Australian Terrier Dog Breed Information
Although little, this is one tough terrier. The following Australian Terrier breed information profile bears out as much. Not sure if the Aussie Terrier is the best breed for you? Visit our puppies for sale
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The Australian Terrier has a life expectancy of 12 to 15 years.
The Australian Terrier emerged from the Australian Outback sometime during the 19th century. The breed was developed from the Rough-Coated Terrier and believed to be crossed with numerous other terriers including the Dandle Dinmont, old Black-and-Tan Terrier, Irish Terrier and Cairn Terrier. In their earliest days, Australian Terriers could be found hunting down snakes and vermin, guarding livestock, and watching over homes and families.
The Australian Terrier weighs 14 to 16 pounds and measures 10 to 11 inches.
The Australian Terrier has a harsh coat and sheds very little. The Australian Terrier is naturally clean and just requires a weekly brushing as well as the occasional bath. If shown, the Australian Terrier's coat can also be hand stripped for a neater appearance.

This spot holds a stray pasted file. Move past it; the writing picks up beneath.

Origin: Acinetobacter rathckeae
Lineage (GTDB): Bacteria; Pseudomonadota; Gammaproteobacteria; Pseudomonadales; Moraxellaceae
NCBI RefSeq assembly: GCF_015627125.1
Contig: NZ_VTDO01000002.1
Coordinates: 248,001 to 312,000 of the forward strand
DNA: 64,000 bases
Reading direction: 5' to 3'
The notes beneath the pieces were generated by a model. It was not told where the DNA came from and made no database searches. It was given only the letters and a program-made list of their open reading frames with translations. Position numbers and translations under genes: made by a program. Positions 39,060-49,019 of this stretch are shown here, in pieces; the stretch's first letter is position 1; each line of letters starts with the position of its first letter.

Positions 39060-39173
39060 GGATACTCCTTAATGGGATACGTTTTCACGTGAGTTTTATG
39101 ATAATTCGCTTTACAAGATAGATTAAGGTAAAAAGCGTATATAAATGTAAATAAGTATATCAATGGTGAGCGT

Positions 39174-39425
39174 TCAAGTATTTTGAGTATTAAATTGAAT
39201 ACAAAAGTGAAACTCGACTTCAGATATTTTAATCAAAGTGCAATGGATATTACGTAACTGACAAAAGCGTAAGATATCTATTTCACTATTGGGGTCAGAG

Like all dogs, the Australian Terrier also needs basic grooming. Brush their teeth, clean their ears and trim their nails on a regular basis.
The Australian Terrier is cheerful and lively.
The Australian Terrier loves spending time with family and is happiest when included in their activities. In general, the Australian Terrier is outgoing and likes to be around people. They are humorous and spirited, if not a little mischievous. Australian Terriers have a feisty charm and are quite content to be the center of attention.
Like most terrier breeds, Australian Terriers make effective watch dogs. They were bred to be guardians and have naturally keen senses. Plus, they are bold and courageous, and have no problem going up against a much larger dog if challenged. While typically friendly, Australian Terriers can also be wary of new people.
Although intelligent and a quick learner, the Australian Terrier is willful and wants to be in charge. They also tend to bore easily. Australian Terriers respond best to firm, but kind training in addition to short, varied sessions. Treats, praise and affection will also go far.
As part of their training, Australian Terriers needs plenty of early socialization. If not well socialized, they can be aggressive with dogs of the same sex and suspicious of strangers.
The Australian Terrier has lots of energy and needs regular, but not strenuous exercise. The Australian Terrier should have a long daily walk in addition to time outside in a secure yard to run around and play.